British Consul General discusses Brexit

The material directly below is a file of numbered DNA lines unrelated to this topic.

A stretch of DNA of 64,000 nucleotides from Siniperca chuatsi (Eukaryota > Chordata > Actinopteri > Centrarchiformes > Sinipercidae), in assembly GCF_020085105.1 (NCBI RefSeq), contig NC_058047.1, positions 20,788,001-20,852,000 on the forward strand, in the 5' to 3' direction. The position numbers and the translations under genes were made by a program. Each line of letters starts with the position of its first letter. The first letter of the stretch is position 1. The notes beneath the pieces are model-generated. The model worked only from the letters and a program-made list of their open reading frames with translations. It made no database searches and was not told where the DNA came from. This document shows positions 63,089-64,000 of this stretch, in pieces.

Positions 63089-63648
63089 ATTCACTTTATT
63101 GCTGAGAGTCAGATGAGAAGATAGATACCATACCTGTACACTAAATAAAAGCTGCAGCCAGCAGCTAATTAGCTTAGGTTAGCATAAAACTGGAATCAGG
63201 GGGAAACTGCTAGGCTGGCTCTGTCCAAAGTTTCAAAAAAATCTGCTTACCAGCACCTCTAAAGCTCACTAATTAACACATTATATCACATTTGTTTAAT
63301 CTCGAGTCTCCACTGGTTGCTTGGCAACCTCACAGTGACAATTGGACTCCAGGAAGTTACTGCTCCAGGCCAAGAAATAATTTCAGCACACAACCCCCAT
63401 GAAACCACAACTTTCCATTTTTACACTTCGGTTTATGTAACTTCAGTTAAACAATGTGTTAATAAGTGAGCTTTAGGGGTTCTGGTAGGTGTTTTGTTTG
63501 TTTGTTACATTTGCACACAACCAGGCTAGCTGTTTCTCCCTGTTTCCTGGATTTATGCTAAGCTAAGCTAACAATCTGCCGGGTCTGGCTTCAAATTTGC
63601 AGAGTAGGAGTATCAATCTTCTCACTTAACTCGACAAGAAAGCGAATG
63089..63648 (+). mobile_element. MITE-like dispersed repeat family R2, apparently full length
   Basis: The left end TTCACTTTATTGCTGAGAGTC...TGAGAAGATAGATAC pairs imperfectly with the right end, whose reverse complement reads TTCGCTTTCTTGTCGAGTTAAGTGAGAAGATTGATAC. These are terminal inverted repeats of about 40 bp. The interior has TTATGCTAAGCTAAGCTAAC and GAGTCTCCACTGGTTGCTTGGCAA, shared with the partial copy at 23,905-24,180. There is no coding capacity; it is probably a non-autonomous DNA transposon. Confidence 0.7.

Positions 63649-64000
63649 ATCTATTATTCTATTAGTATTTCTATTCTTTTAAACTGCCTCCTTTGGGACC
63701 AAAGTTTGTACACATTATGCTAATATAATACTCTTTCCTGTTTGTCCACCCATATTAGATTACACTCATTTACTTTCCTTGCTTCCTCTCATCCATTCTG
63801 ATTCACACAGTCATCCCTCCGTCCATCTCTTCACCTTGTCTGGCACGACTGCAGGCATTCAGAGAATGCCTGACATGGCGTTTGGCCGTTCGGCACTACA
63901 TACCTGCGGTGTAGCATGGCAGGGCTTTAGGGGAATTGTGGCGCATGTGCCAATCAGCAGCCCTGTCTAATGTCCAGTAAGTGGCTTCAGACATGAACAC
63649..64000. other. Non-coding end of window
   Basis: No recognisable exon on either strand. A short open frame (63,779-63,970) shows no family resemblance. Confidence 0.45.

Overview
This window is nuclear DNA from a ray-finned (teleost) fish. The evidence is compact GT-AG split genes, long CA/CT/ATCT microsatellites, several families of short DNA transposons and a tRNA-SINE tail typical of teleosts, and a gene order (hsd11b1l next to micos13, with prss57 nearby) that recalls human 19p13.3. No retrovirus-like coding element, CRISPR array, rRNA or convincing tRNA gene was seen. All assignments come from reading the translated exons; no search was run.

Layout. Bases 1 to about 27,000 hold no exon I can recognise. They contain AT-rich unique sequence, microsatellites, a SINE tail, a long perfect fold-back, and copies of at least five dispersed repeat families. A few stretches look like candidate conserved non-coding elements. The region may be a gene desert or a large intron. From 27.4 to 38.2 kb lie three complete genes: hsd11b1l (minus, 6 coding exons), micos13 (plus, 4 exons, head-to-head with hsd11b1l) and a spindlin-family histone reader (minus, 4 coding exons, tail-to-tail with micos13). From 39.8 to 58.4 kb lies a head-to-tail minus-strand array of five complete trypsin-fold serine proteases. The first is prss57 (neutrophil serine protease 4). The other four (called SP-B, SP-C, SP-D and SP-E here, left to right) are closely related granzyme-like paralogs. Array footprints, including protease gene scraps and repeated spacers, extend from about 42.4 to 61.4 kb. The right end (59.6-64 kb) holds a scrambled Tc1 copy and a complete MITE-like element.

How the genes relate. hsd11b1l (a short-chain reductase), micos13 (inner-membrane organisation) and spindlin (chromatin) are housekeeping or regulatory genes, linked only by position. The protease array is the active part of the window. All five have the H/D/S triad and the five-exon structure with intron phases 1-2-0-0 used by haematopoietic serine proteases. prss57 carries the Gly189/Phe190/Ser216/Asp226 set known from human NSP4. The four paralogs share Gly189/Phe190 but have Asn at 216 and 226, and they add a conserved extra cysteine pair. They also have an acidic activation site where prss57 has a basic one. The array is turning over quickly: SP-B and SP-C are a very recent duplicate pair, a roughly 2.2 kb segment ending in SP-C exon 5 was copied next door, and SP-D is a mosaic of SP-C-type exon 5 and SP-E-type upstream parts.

On February 21 Jeremy Pilmore-Bedford, the British Consul General in Atlanta, discussed the British government’s approach to the up-coming negotiations surrounding Brexit. He said that the British government, in the light of the June referendum, had identified three priories: regaining full control over immigration; not contributing to the EU budget; and not being subject to EU law. Each of those three positions implied that the UK would have to leave the single market. An European Economic Area-type arrangement would not be acceptable. Given that, the British government, recognizing the economic importance of the EU’s market, wants a deep and comprehensive free trade agreement, which the Consul General characterized as “CETA plus plus,” referring to the EU’s recent Comprehensive Economic and Trade Agreement with Canada. The British government does not anticipate that UK-based financial firms will be able to operate throughout the EU as they do now, under the EU’s passporting arrangements. However, the Consul General argued that passporting is less important in wholesale financial services, such as initial public offerings, which accounts for most of the UK’s financial services trade. He noted that the automobile and aerospace sectors are particularly integrated in the single market through transnational value chains. The UK government hopes that there will be no tariff in these sectors and that customs formalities can be made as unobtrusive as possible. The Consul General indicated that the UK also wants to maintain close cooperation with the EU with respect to combatting terrorism and organized crime through intelligence sharing and the European Arrest Warrant. The British government would also like to continue to work with the EU on post-conflict stabilization. The Consul General stressed that the British government wishes to maintain the Common Travel Area with Ireland and to do everything possible to prevent the reintroduction of a physical border between Northern Ireland and the Republic of Ireland.